Workflows are a powerful component that is built into all current versions of SharePoint including those available in Office 365. Workflows allow you to automate processes in SharePoint. So, for example you could create a workflow that takes some specific action when a new item is created in a list.
All versions of SharePoint have a number, and it varies between SharePoint versions, of workflows that you can create using the browser. The most common of these is the three-state workflow which you can learn about here:
The workflows in the browser are fairly limited in what they can do but you do have the option of creating your own customized workflow using SharePoint Designer.
SharePoint Designer is a free download from Microsoft that allows you to customize SharePoint in a variety of ways. You need to use a different version of SharePoint Designer for each SharePoint platform that you are using. You can download these versions using the following links:
Thus, if you plan to work with SharePoint 2010 and 2013 you’ll need the 2010 and 2013 version of SharePoint Designer.
If you plan to work with SharePoint Online via Office 365 all you will need is SharePoint Designer 2013.
You need to think of SharePoint Designer as a tool that lies between the browser customizations and full blown coding. Importantly, it has a number of limitations in what it can be used to create. SharePoint Designer basically uses a flow chart style to create workflows. This means you can only work with a limited set of programming tools which can be extremely frustrating at times.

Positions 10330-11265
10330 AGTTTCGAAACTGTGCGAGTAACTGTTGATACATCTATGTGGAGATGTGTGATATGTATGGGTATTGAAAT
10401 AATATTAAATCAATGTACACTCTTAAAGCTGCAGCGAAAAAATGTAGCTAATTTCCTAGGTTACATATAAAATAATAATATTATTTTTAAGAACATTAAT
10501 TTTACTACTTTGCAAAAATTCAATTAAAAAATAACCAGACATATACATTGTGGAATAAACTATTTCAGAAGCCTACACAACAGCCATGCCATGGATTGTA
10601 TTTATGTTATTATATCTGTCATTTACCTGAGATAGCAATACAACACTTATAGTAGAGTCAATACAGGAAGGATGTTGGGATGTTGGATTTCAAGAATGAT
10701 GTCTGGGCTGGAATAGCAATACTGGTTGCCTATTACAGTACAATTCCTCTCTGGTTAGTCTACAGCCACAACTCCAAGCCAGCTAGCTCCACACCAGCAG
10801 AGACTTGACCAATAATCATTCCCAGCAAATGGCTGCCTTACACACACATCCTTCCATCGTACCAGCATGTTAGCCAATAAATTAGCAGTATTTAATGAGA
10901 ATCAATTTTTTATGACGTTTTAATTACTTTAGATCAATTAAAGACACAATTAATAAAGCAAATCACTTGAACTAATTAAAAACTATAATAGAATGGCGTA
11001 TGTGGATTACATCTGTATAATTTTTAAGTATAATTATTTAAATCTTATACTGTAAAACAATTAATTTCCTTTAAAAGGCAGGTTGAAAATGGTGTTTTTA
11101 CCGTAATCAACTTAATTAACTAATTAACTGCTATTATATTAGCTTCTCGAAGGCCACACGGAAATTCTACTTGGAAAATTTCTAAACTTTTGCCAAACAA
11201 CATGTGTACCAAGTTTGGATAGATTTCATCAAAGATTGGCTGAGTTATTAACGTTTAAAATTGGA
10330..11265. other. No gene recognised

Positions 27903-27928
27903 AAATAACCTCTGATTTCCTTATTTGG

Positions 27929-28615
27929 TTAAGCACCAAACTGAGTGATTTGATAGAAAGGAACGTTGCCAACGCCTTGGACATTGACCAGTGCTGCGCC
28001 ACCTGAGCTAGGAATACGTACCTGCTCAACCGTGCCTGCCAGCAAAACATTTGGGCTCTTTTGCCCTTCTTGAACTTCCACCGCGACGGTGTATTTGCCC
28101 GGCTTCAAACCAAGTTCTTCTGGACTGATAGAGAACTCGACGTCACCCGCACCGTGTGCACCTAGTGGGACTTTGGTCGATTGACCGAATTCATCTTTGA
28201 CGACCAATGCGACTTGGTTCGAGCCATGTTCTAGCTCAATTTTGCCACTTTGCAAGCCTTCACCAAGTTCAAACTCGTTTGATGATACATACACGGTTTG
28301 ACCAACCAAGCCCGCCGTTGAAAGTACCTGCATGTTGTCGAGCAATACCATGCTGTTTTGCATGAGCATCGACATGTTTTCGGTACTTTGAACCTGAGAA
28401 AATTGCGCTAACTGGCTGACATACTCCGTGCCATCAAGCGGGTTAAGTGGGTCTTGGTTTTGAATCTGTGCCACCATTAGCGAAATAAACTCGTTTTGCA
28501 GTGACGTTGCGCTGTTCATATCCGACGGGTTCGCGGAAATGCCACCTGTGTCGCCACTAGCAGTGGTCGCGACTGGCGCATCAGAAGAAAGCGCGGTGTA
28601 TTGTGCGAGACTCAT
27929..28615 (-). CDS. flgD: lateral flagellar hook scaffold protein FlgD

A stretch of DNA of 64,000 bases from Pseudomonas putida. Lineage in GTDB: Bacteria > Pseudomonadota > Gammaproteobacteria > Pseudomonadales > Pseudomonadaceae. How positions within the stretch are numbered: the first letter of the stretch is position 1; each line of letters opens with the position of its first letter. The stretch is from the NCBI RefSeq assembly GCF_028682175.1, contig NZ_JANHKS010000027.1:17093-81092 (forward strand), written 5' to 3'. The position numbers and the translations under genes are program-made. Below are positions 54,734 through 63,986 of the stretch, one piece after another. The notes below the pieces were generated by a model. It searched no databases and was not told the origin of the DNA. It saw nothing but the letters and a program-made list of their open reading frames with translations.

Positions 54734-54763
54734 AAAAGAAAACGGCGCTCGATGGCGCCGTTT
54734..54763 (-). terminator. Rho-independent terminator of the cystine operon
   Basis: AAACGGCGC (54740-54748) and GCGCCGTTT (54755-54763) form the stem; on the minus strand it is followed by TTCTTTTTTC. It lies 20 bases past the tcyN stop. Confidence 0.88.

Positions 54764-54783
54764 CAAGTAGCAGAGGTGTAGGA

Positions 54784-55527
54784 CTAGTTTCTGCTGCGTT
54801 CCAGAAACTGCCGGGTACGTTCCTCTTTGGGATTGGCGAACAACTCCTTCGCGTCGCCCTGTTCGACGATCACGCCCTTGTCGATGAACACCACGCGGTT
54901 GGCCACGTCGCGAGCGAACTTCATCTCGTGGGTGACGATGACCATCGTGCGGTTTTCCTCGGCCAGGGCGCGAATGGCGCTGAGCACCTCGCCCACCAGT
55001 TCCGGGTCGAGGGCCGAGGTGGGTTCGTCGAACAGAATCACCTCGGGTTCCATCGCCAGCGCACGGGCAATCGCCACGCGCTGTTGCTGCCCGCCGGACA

SharePoint Workflows are typically attached to an object (or app) in SharePoint. This means you typically create a Workflow attached to something like a list or document library. The Workflow will typically be initiated when something in this SharePoint object changes, for example, an item gets added, edited or deleted. This leads to another important point about SharePoint Workflows, they are change based typically. This means that they only progress when things change state, they can’t be made to wait until a certain time and date, they wait until something changes and then proceed.
Now before you even start programming your Workflow you need to sit down and work out exactly what it is going to do. The best way to achieve that is using a flowchart. Getting the process down on paper and understanding what you want to happen beforehand will save you many hours of frustration later on when you start using SharePoint Designer.
Let’s say that we want to create a basic vacation leave request Workflow. We’ll need to use a calendar item to attach the Workflow to and then we want employees to be able to enter an item into the calendar for when they want leave. From there we need to notify a specific manager about this request and have them approve or deny the request and for that to be communicated back to the employee.
In the next topic I’ll look at how to go about making all this happens with SharePoint Designer.